Controlling a stepper motor with the Raspberry Pi

I live in an extremely remote part of Northern British Columbia, Canada. It is a minimum of an hour to get to the nearest town. We are exceptionally sparsely populated with a vast amount of land right on the second-largest lake in the province.

To that end, we have a wild abundance of wildlife everywhere. Bears, moose, wolves, coyotes, deer etc etc. I set out to set up a series (eight) wildlife cameras using Raspberry Pis (four on my house, the other four each on a separate cabin), all streaming to a central server that I can display on a television set, with all eight camera streams within a single window.

After I accomplished the bulk of that work, I wanted a way to pan and tilt my cameras individually. The tilt part I use a standard servo with the the servo() functionality of the RPi::WiringPi distribution.

For pan, I decided on a 28BYJ-48 gear reduction stepper motor, driven by a ULN2003A motor driver. I then read the datasheet, put some code together, and now we can drive said unit with Perl.

The setup is extremely basic, simply connect 5v+ and Ground to the driver board, along with four GPIO pins (image on my Github).

The new distribution is RPi::StepperMotor, and is very easy to get going with.

To the code. This is pretty well the most basic example we can have. It sets up the object, readies the pins, then swivels 180 degrees clockwise, then back counter-clockwise 180 degrees, essentially on a permanent sweep:

use warnings;
use strict;

use RPi::StepperMotor;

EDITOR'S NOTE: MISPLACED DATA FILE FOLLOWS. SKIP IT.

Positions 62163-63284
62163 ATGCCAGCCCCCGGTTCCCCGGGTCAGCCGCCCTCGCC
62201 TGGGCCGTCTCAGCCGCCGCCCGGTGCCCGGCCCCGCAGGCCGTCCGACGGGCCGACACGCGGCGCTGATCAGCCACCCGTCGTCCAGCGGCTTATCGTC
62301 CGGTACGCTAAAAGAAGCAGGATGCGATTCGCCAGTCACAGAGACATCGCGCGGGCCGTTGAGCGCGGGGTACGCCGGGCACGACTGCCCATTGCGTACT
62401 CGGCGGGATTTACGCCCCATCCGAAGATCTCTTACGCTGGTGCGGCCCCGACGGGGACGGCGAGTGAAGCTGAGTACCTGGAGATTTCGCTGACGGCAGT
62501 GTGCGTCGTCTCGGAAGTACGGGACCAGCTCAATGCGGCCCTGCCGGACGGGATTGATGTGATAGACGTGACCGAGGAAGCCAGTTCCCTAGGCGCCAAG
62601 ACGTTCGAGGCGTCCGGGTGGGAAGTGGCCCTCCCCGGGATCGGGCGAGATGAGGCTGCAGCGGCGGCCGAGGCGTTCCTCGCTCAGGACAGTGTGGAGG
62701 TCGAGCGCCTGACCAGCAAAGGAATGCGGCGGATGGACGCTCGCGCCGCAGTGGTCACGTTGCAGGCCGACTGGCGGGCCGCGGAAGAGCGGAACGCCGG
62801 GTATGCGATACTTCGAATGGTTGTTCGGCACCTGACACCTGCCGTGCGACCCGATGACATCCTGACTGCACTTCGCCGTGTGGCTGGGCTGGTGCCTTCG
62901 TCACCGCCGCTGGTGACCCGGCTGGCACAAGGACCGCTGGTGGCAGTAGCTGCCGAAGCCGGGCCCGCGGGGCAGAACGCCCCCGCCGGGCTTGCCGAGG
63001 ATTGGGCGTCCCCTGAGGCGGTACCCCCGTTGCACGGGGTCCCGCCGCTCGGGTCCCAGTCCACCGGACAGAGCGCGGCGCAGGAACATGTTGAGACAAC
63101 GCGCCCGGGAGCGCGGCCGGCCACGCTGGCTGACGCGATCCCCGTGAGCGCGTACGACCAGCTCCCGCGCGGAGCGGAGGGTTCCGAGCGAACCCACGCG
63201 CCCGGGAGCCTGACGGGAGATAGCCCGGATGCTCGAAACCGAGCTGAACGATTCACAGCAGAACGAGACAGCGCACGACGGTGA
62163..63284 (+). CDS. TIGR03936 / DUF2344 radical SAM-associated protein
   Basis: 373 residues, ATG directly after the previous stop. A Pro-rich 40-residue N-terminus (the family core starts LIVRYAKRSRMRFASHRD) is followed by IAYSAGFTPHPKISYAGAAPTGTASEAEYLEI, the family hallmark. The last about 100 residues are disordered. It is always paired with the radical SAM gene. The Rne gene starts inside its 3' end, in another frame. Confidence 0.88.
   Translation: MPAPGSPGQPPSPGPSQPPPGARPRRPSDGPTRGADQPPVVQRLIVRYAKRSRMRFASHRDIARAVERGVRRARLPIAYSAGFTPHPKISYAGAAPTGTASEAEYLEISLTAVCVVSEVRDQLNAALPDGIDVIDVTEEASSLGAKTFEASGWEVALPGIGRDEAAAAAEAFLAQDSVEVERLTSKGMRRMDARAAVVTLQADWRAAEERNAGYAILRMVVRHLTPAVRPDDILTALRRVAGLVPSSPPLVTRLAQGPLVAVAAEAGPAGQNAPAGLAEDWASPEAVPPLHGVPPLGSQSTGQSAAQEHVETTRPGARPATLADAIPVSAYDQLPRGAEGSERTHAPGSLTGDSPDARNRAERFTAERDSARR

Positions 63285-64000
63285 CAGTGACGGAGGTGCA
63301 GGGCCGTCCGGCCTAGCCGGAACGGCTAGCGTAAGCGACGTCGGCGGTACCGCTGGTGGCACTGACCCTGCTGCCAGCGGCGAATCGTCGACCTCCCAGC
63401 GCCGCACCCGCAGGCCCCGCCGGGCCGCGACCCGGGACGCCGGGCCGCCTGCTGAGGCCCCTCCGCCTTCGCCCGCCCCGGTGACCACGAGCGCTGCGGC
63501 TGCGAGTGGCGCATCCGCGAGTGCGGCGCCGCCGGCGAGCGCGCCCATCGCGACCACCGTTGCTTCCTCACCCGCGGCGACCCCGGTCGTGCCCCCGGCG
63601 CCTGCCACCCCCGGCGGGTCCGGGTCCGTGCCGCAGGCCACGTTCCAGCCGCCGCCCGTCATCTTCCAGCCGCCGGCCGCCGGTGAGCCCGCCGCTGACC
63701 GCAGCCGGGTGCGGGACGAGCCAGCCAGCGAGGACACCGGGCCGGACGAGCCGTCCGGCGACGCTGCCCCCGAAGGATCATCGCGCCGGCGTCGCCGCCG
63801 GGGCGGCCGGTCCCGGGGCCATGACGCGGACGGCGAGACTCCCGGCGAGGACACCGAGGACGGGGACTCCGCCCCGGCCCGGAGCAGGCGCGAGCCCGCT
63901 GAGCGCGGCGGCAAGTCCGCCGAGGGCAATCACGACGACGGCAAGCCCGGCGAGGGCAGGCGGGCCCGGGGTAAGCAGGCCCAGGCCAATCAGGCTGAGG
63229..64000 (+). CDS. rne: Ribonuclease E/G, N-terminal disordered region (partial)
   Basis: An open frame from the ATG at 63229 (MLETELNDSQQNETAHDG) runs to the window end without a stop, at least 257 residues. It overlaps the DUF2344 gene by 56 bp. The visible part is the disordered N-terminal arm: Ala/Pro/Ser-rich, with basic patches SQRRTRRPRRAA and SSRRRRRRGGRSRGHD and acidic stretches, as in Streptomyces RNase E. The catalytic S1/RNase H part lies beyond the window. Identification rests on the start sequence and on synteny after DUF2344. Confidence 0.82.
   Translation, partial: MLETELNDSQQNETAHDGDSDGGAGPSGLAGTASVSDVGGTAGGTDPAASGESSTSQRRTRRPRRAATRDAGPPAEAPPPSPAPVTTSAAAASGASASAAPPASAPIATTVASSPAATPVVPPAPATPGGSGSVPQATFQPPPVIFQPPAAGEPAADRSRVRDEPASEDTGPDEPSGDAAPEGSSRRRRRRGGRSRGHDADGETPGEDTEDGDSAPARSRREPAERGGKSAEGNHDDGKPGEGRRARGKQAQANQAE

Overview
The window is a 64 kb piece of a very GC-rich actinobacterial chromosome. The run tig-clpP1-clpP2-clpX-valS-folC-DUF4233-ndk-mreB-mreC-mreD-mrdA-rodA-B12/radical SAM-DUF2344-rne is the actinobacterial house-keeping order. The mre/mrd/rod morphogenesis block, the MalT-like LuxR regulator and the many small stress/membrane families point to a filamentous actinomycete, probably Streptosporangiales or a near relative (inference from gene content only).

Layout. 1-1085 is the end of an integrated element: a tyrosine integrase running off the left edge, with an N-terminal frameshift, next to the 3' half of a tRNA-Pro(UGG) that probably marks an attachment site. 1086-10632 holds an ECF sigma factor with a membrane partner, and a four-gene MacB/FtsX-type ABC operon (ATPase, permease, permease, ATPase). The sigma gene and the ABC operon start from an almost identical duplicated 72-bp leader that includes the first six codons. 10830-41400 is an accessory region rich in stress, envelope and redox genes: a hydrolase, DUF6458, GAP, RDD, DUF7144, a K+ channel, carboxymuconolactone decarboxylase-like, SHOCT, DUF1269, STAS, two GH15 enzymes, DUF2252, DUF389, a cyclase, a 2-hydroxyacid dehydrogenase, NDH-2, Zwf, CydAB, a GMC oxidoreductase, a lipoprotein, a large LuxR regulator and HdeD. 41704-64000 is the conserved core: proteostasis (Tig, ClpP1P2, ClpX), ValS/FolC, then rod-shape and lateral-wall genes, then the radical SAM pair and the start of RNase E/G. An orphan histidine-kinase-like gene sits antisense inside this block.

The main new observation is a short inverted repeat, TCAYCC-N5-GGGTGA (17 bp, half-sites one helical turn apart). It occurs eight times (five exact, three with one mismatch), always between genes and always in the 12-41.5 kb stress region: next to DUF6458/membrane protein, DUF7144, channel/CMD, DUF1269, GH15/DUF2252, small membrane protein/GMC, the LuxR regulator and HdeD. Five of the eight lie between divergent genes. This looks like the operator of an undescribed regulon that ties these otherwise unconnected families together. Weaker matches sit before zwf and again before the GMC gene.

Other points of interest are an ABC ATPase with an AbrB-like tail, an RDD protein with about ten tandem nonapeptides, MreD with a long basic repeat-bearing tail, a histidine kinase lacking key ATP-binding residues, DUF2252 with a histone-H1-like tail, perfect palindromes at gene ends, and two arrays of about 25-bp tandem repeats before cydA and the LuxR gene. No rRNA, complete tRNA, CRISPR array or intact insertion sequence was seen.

my $sm = RPi::StepperMotor->new(
    pins => [12, 16, 20, 21]

while (1){

NOTE: It is up to the user to unset the pins after they are done. Shortly, this distribution will appear within the RPi::WiringPi framework, so pin cleanup will be done automatically upon crash or program exit if you use that distribution and instantiate a stepper motor object through there. It's already in the repo, doing the full test suite so I should have that up tomorrow.

I've included also a stepper binary for quick command line movement of the motor:

Usage:   stepper <cw|ccw> degrees [speed]

Example: stepper cw 180 [full]

The stepper motor can be driven in "half" speed (ie. we execute all steps per movement) or "full" speed, which skips every second step. Full is half as accurate, but twice as fast. You can set the speed ('half' by default) in the instantiation call:

my $sm = RPi::StepperMotor->new(pins => $pins, speed => 'full');

...or at runtime with the speed() method:


The only other option is the delay we introduce in between each step. This, too can be set in the instantiation call, or at runtime with the delay() method. The default delay is 0.01 seconds.

my $sm = RPi::StepperMotor->new(pins => $pins, delay => 0.2);



Have fun!


Mmm Moose and pi on the same page

happy π day.

Hello, it is a great blog for me.
Please, let me know in case you use
a hat-motor Rpi, how I can see which pin
to connect, do you know? I will try to
find how to manage this and return here.

OK, there are driver written in python for adafruit motor-hat that use i2c protocols.
and I have this motor-hat in my lab.
But, they did not use perl, our favorite language...what I can do?

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About Steve Bertrand

user-pic Just Another Perl Hacker